The Internal Revenue Service is reminding tax filers to prepare to report transactions of at least $600 that are made through so-called “third-party” facilitators such as Venmo and PayPal.
The agency on Tuesday posted an explainer warning American business owners earning $600 or more per year on payments that are received through apps such as Zelle, Cash App, Venmo, and PayPal
to file a tax form known as Form 1099-K.
The IRS is interested in transactions involving part-time work, side gigs, and selling goods, according to the agency.
The rule does not apply to noncommercial payments like reimbursing someone for food or rent or other one-off transactions such as selling an old piece of furniture, according to accountants.
Before this year, the threshold for filing a Form 1099-K report was at least 200 transactions totaling an aggregate of at least $20,000.
When Congress passed the American Rescue Plan Act of 2021, it included a provision that reduced the reporting threshold to a single transaction over $600.
The Biden administration hopes that by reducing the threshold, the measure will crack down on Americans evading taxes by not reporting the full extent of their gross income.
The proposal was offered as a way to help pay for a $3.5 trillion social spending bill that would invest in climate programs, child care and education.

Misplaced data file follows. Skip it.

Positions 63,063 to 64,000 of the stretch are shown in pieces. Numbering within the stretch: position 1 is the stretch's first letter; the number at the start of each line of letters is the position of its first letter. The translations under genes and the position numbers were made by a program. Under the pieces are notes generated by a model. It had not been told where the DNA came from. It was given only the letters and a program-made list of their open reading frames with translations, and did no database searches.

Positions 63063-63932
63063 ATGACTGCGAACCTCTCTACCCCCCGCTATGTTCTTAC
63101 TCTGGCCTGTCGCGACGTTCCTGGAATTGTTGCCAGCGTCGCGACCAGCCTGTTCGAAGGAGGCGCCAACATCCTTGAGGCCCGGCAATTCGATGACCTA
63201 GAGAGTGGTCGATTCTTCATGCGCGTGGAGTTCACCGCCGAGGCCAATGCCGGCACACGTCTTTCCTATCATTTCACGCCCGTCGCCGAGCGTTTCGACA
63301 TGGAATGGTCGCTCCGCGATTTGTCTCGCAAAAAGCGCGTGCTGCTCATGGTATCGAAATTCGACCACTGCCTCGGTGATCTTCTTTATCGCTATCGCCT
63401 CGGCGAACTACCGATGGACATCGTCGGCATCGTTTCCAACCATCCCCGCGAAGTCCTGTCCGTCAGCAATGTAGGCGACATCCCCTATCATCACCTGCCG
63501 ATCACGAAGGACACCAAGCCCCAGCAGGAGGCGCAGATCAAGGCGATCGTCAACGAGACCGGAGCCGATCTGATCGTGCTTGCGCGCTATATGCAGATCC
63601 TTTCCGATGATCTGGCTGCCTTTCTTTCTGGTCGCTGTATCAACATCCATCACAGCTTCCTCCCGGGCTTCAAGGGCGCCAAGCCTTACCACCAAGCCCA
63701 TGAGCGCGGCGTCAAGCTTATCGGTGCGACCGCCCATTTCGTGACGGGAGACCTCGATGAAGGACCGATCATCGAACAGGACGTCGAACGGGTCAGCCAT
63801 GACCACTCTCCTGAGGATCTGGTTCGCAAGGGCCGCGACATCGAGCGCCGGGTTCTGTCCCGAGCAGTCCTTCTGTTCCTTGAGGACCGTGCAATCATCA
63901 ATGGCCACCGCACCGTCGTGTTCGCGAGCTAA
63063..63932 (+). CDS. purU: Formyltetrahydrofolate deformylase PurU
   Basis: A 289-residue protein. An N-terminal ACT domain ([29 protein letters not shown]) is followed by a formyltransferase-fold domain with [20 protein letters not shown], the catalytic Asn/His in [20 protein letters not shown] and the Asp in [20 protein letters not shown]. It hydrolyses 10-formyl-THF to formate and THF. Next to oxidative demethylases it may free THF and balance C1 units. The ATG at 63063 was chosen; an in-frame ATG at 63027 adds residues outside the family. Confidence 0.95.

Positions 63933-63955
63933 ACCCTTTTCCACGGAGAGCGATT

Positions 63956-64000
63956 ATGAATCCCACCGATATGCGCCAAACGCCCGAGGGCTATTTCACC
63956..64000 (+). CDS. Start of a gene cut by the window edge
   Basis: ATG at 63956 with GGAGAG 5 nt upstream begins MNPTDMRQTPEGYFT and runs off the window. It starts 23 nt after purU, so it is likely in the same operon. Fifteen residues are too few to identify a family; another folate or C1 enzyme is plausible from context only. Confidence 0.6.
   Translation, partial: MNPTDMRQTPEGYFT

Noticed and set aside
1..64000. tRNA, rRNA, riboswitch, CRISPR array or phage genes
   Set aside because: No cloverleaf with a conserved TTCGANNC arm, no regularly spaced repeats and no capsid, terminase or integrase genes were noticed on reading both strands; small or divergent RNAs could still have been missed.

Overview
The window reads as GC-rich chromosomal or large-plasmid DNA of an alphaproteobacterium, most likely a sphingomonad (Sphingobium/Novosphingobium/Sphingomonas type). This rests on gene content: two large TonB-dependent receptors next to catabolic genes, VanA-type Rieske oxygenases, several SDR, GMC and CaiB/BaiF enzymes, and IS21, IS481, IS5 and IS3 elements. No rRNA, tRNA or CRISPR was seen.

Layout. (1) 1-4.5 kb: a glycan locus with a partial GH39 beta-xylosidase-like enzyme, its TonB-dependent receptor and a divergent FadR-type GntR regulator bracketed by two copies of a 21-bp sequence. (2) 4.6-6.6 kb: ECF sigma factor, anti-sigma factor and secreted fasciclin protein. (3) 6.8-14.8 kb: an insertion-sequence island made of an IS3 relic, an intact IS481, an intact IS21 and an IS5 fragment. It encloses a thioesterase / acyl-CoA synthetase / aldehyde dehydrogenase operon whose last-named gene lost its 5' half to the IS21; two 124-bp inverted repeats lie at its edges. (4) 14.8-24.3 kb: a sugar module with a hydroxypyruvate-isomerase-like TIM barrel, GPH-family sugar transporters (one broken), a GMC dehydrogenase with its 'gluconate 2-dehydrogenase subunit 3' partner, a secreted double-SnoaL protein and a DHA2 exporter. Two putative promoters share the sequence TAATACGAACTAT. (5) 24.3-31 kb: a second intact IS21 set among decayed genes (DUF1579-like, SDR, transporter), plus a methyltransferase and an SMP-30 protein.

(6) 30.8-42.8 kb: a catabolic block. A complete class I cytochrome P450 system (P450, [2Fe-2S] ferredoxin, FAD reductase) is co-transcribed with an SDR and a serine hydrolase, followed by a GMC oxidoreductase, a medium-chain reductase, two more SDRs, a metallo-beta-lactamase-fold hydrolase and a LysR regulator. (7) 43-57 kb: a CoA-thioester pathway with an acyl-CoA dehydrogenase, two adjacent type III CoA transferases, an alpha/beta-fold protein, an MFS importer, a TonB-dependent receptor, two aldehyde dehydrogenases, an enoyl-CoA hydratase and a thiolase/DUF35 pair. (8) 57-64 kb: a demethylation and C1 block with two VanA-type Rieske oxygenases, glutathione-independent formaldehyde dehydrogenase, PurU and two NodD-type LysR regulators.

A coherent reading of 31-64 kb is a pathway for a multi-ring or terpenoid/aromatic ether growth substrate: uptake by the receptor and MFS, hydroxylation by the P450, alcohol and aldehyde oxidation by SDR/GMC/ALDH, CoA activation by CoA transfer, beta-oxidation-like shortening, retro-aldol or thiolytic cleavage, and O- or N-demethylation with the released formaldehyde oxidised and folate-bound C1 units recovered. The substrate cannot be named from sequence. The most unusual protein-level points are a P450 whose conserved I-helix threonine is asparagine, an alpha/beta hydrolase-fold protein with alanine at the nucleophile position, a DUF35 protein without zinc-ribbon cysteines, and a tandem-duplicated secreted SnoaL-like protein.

Tommy Lucas, an Orlando, Fla.-based certified financial planner, told CNBC that filers must include any sum that is reported on Form 1099-K as part of their business income.
Failure to do so could trigger an audit since the IRS obtains a copy of Form 1099-K directly from the third-party payment facilitator.
But the provision has been met with pushback from sites like Etsy
who joined with smaller retailers to create the “Coalition for 1099-K Fairness,” which they say is aimed at protecting “casual online sellers and microbusinesses from unfair tax and privacy burdens.”
Earlier this year, President Joe Biden signed into law the Inflation Reduction Act, which includes a provision that will lead to the hiring of 87,000 additional IRS agents.
The nonpartisan watchdog Joint Committee on Taxation said it anticipates that between 78% and 90% of the estimated $200 billion that the IRS will collect as a result of the bolstered workforce will come from small businesses.
President Biden and the Democratic Party have insisted that Americans earning less than $400,000 annually would not have to pay a cent more in taxes.
But the Joint Committee on Taxation disputes this, saying that between 4% and 9% of the money collected will come from businesses that earn above $500,000 a year.